Thursday, August 27, 2009

Amazing Alice in Wonderland Remix

Less Than One Week

Counting down the days until I begin officially teaching for the fall, and boy, am I amped up for it.

I've finalized the majority of my activities and short stories that I want to use for my three freshmen English courses, and I've compiled almost 50 improvisational exercises, ice-breakers, and acting activities for my theatre course. All that remains is to find out exactly what condition my Writer's Workshop students are in and I can begin figuring out lessons for them. I've heard differing views on what these students will need the most work on, ranging from simple grammar and spelling to sixth grade English concepts and terminology. Others say they need help forming sentences and completing essays and my main priorities should be to get them better at writing in general, finding their errors and self-correcting them, and then move onto stories and readings with them. Being a first-year teacher, not knowing what to expect from this class, yet trying to plan out everything for this class, is becoming the most confusing and taxing aspect of the pre-planning for the school year. I think once we actually get this class' metaphorical hot air balloon off the ground, I'll be able to see where we need to point it, but right now I'm lost somewhere in the woods waiting to see what sort of supplies they're going to come with.

Other than that I've just completed three poems that I like very much. While they might not be of the highest quality, I sure will have a lot of time to complete and revise a lot of my work in the coming months. The environment in my classroom seems to be very conducive to create work and I bet that I'll find myself revising and writing after school some days--feeling inspired and energized from teaching and familiarizing myself with the wonders of literature. I felt that way while I was student teaching, but unlike during that time, I won't have a job I have to run to directly after school. That provides me with an additional 12-15 hours per week that I didn't have when I was student teaching. Seems promising and exciting.

Friday, August 14, 2009

Les Paul, Frank McCourt, Michael Vick, etc.

Sad to hear yesterday that Les Paul died, though I must admit I thought that he had died already--sometime when I was in high school. Well, I guess not.

What we all know about Les Paul was that he was a virtuoso on the guitar, and was the equivalent of Einstein to the guitar. He invented, reinvented, redesigned, and shattered all the concepts of what a guitar should be: what it should look like, how it could be played, what colors and designs could be utilized, how to augment the sounds the guitars produced, and how to mass market these guitars to the public. The Gibson LesPaul is still one of the most popular guitars in history and revolutionized 70s rock n' roll. Without him, Led Zeppelin might have sunk like a lead zeppelin.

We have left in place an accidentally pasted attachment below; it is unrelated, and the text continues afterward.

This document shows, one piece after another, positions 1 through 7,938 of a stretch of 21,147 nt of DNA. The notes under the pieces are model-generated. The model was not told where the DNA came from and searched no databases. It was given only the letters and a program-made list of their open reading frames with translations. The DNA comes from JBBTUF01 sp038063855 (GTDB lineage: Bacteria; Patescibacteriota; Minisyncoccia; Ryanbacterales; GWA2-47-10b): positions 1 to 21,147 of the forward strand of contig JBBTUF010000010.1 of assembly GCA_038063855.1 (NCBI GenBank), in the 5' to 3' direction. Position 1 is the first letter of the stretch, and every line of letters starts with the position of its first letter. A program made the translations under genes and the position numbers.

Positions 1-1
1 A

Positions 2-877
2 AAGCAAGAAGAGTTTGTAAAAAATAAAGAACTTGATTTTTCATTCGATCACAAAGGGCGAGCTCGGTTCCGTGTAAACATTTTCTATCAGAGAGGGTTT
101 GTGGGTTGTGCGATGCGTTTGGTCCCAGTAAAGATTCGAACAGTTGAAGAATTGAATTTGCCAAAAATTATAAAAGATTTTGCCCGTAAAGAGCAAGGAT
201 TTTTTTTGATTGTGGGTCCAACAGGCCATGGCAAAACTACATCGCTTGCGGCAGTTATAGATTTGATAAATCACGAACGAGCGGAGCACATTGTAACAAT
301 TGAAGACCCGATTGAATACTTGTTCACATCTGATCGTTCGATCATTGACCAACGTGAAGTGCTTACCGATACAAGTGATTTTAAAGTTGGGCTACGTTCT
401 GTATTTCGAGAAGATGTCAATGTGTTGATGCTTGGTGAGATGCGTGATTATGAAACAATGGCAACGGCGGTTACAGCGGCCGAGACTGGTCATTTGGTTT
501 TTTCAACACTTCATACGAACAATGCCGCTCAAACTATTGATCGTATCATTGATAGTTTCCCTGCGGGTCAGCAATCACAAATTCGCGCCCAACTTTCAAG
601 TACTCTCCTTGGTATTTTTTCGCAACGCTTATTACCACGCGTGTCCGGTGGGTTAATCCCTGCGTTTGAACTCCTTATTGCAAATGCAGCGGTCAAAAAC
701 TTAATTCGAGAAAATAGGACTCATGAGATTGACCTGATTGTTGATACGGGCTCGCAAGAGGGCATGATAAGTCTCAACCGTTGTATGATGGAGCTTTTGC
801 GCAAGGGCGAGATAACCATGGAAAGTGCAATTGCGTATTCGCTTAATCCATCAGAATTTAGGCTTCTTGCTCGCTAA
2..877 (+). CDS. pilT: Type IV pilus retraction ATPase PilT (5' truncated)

K. and I got a new computer a few days ago and I have been scrambling around trying to get everything installed on it, and have been trying, though futilely at this point, to successfully set up the wireless network on all the computers. First, I went through the process of reinstalling the wireless device on each computer, then I had to deal with the computers not recognizing the wireless, then the wireless itself looking for a cord (hence being the antithesis of wireless...), and then one computer (the one I'm typing on, obviously) recognizing the wireless network and another not. Needless to say, I need to work on all of this more tonight. Hopefully Tyler can walk me through some of the more intricate ins and outs of troubleshooting so I don't dropkick all these devices out the window.

Also sad to hear of the passing of Frank McCourt a week or two ago. I've been away from the blog for so long that I'm missing news stories by the weeks now. I remember the first time I read Angela's Ashes in high school and how it affected me. I remember arresting description, a whole world that transformed Ireland from a picturesque emerald isle into a place that's not so one-dimensional, but one that's challenging, poverty stricken, and intense. I'd love to teach the book in the years coming. Perhaps I will try to read it during the first few months of teaching this year; since McCourt was a great high school English teacher, I could probably glean a few things from him through Ashes and Teacher Man.

BTW, just finished watching Bear Grylls wrangle a wild reindeer in Siberia. He trapped it against a tree and tied its head to the trunk, then struck it between the ears to kill it. It seemed a bit too manufactured, but overall very enthralling. He's still one of the toughest and craziest guys on television.

Now onto Michael Vick. I've already blogged on how I feel about Vick, but upon hearing he was being reinstated by the NFL, I felt that he could only repay this extreme debt he now has to Tony Dungy and the NFL (who I still don't believe should ever have done him favors) by donating his $1.3 million salary for next year to PETA or another animal protector's association. Wouldn't that make a great gesture? Proof that he has changed as a man and has altered his opinions as he swore to the committees? Wouldn't it make him look better in the eyes of all the people who still aren't satisfied with a measly 18-month prison sentence?